During the European Game Developer’s Conference going on at the present time, the creative director of Yager Development (the studio behind Spec Ops: The Line) elaborated on the future of the team’s endeavors. Anybody who is clamoring for another Spec Ops game to follow up The Line may be sorely disappointed.
Apparently, the team is beginning work on a brand new game of unknown description, other than the fact that it is NOT another Spec Ops game. The game reportedly hasn’t met sales expectations, which isn’t surprising because when you color outside of the lines, no pun intended, you don’t normally make a profit for trying something new unless it is incredibly mind blowing. Spec Ops: The Line was certainly a bold step forward for the shooter genre, and a damn decent game, but it was not an instant classic. It also wasn’t marketed to the typical bro-shooter crowd, although oddly included an out of place multiplayer mode along with the unique campaign. I have yet to really hear anyone talk about this, at all, so I guess that’s a fair sign no one played it.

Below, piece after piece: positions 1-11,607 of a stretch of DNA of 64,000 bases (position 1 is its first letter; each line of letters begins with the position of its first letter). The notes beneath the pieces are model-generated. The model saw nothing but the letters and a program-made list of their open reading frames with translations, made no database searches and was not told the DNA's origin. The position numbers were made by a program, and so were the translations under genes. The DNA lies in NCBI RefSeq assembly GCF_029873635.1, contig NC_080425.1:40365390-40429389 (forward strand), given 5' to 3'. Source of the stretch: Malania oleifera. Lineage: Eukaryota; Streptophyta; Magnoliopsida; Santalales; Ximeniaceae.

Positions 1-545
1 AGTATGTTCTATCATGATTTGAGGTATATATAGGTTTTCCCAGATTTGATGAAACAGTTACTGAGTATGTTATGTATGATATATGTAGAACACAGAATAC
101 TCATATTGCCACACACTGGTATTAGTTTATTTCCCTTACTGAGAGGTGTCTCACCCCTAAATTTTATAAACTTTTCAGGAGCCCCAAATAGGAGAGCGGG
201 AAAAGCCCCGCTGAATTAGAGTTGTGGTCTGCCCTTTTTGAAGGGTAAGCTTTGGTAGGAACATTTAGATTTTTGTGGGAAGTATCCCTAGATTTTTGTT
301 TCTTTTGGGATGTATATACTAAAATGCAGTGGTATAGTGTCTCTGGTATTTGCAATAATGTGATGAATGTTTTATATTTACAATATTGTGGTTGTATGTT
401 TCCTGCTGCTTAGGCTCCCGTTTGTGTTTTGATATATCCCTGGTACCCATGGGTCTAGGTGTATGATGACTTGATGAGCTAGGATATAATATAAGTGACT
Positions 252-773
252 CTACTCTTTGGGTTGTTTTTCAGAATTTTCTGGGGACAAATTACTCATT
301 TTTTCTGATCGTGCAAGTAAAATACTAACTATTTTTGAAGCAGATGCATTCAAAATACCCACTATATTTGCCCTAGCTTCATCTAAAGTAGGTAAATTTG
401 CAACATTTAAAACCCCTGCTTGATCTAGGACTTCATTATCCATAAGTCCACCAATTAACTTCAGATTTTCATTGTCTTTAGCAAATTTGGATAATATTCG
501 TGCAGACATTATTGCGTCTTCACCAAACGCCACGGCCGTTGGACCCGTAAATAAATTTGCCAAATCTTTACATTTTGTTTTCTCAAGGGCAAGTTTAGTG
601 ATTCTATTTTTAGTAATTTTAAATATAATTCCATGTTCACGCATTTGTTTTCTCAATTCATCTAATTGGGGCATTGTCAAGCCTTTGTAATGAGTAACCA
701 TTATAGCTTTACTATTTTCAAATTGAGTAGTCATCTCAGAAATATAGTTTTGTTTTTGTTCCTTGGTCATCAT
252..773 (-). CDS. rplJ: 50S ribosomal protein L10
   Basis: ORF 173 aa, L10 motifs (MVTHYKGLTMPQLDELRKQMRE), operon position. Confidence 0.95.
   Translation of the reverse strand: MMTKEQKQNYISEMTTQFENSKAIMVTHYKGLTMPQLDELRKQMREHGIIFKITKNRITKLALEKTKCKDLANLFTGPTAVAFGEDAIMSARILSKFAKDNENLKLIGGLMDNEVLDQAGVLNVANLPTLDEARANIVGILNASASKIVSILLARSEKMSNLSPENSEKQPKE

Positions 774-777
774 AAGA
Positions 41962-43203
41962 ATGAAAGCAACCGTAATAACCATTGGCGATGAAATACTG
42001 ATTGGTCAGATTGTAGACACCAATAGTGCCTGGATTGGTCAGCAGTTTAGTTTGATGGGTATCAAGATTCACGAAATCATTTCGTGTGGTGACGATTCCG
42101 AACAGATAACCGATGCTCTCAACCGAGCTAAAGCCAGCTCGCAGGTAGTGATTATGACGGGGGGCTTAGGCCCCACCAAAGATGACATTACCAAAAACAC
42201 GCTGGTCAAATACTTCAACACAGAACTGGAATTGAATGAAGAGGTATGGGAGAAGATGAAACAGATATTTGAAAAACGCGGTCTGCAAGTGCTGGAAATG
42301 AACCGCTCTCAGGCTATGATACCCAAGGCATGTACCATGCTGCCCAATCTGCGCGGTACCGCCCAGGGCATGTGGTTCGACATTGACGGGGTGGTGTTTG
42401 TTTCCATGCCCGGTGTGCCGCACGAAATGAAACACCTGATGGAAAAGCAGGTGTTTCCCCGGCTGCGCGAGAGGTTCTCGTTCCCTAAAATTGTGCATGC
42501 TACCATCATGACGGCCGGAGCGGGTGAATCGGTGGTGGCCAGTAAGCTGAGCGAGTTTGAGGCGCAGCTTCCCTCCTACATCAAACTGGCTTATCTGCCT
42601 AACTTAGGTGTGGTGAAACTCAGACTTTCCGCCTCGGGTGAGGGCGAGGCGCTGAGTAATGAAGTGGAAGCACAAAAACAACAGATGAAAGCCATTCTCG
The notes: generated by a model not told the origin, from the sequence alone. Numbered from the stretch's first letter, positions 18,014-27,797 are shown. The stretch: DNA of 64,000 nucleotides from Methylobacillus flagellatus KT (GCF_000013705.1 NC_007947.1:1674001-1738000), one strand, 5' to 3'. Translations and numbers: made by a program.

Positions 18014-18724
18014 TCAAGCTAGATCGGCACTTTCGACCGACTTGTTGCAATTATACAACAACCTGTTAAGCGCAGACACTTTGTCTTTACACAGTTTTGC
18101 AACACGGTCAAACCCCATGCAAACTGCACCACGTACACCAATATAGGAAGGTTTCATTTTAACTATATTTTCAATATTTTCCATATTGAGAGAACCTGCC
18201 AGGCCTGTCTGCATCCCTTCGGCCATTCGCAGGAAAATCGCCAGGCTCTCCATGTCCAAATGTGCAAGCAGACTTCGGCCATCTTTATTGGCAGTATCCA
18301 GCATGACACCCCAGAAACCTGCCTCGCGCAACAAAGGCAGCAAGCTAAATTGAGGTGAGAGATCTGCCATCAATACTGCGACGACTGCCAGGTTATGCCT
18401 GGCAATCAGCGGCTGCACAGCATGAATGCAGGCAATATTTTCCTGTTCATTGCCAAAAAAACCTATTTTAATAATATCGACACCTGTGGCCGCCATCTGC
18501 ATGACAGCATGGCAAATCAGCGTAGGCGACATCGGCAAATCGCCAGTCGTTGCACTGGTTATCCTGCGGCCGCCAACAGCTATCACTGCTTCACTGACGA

It’s sad, but by no means on any planet could it be considered surprising. They also specified that they were disappointed with how the requirement for Xbox 360 retail games as far as achievements go tended to sour what they had planned for the effect of their morality system based on in-game decisions. They claim they wish they hadn’t made achievements that pertained to these choices, but honestly, I can’t help but point the finger at Microsoft before crying foul at the developer. Seriously, I love my gamerscore and achievements are fun, but the fact that they are NEEDED I feel is an egregious demand. I feel like games should have achievements that make sense, therefore the developer should be allowed to choose whether or not they want to do them, and if they reach a limit and don’t want to force more than they have, so be it. In the end, moral choices in the game had less impact because players were compelled just to go back and do all of them just to squeeze out those cheevos. I’m not going to lie, I did just that, but still enjoyed the game, but if not for the achievements, I may have just lived with my choices. Imagine that?
Regardless, it seems that we’ll all have to live with the fact that Spec Ops’ 15 minutes of fame has passed, while Microsoft lives with its inevitable choice to “be all about those points, son!”